When Google (NASDAQ:GOOG) decided to leave China, don't think it wasn't a calculated strategy to curry favor among the media and others. It was all of that and probably more. The problem for Google is it may have backfired for them, and now they are out of the largest market in the world with little hope of ever entering it again.
Now Google is of course attempting to position itself as a hero here against the totalitarian regime, but that's nonsense, and most of the rest of the business world know it; the reason there hasn't been much support for Google in the move they made.
The major reason why is everyone knows what they get when they enter China to do business. There is no confusion or ambiguity in that sense, so to make it look shocking and outrageous that there was some censorship of the search engine isn't even believable, as Google knew it coming in.
The other thing is Google is looking like a bad guy here too, attempting to dictate their will on an entire country. It sounds arrogant that they went on the offensive, attempting to color the country as something they have long been moving away from. This would have maybe made sense 15 to 20 years ago, but in today's China, it just doesn't fly, and isn't believable.
Leaders of Google have misread the situation in my estimation, and have made a huge mistake. They seem to have based their decision on a China of long ago rather than the China of today. And even with the censorship, who are they to tell a country they should adapt to who they are and what they want. Google is sounding like an arm of the American government rather than a company doing business.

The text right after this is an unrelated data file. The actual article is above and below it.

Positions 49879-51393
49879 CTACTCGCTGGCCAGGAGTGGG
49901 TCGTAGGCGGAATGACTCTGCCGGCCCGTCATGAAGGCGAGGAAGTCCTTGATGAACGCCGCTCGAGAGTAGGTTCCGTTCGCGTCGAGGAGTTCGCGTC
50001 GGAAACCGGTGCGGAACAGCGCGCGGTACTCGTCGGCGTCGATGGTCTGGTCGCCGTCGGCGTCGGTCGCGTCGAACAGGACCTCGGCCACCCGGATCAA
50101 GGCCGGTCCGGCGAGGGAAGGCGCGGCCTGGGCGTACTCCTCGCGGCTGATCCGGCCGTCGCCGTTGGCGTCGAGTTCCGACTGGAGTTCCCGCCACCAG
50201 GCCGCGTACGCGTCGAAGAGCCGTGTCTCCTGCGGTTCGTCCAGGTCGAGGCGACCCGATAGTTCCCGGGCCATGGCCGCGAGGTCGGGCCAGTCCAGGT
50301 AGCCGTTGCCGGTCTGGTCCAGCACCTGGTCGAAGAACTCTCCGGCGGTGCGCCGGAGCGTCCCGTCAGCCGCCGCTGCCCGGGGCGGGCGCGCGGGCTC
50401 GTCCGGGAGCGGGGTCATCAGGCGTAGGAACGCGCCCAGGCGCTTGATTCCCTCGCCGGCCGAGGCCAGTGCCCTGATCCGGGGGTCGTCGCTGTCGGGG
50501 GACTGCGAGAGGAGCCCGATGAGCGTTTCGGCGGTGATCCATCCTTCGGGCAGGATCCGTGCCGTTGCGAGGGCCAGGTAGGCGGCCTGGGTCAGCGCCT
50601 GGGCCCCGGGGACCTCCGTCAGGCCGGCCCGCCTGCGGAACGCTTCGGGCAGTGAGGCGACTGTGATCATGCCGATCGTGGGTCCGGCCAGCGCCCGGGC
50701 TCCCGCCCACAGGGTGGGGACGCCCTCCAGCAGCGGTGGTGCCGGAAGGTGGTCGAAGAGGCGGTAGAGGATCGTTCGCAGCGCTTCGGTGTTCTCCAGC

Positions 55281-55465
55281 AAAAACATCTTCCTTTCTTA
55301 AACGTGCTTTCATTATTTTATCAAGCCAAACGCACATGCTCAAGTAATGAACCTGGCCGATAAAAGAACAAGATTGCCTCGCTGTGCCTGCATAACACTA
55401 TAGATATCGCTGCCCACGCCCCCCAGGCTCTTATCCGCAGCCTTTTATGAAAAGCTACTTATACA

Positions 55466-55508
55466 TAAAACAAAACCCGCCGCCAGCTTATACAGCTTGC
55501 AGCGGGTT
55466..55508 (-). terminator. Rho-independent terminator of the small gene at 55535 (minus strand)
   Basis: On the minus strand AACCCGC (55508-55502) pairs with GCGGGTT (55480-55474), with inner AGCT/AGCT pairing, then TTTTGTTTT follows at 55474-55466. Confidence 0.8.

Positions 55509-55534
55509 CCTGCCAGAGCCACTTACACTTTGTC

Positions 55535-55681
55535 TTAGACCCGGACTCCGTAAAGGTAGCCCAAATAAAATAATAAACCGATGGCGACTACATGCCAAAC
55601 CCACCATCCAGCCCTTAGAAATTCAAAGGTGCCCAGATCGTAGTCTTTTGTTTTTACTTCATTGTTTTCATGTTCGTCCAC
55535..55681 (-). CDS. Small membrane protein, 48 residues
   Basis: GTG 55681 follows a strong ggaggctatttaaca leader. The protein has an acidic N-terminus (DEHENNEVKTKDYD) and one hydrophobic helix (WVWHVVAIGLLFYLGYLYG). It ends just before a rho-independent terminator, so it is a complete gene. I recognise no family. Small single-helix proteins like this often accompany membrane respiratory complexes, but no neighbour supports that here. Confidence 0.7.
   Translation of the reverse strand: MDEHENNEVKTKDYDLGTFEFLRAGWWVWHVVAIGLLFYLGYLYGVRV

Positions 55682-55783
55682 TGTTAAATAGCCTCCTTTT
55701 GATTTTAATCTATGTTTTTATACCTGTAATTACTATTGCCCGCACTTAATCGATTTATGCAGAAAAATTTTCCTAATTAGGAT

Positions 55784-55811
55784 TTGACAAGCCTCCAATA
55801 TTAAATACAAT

That's the long-term backlash I see coming for Google, and if I was their competitors I would hammer them with it. Google attempting to act like they're a sovereign nation or being persuaded to take these actions by the United States government is a huge gift handed to them if they're willing to take it and do it the right way.
But that's just the PR side of things. Google has lost a ton of business that opens things wide up for their competitors, and I'm wondering if eventually shareholders won't sue them into oblivion for the stupidity of their actions. That's a real possibility and one they would deserve. They have a legal obligation to do what's best for shareholders, and there's no doubt they failed completely in that obligation here.
Short term this will look like a great move by Google, as the bloggers pat them on the back for the "principled" stand. But as the smoke clears, we'll find this could be one of the stupidest decisions by the leadership of a company in a long time.
The views expressed are the subjective opinion of the article's author and not of FinancialAdvisory.com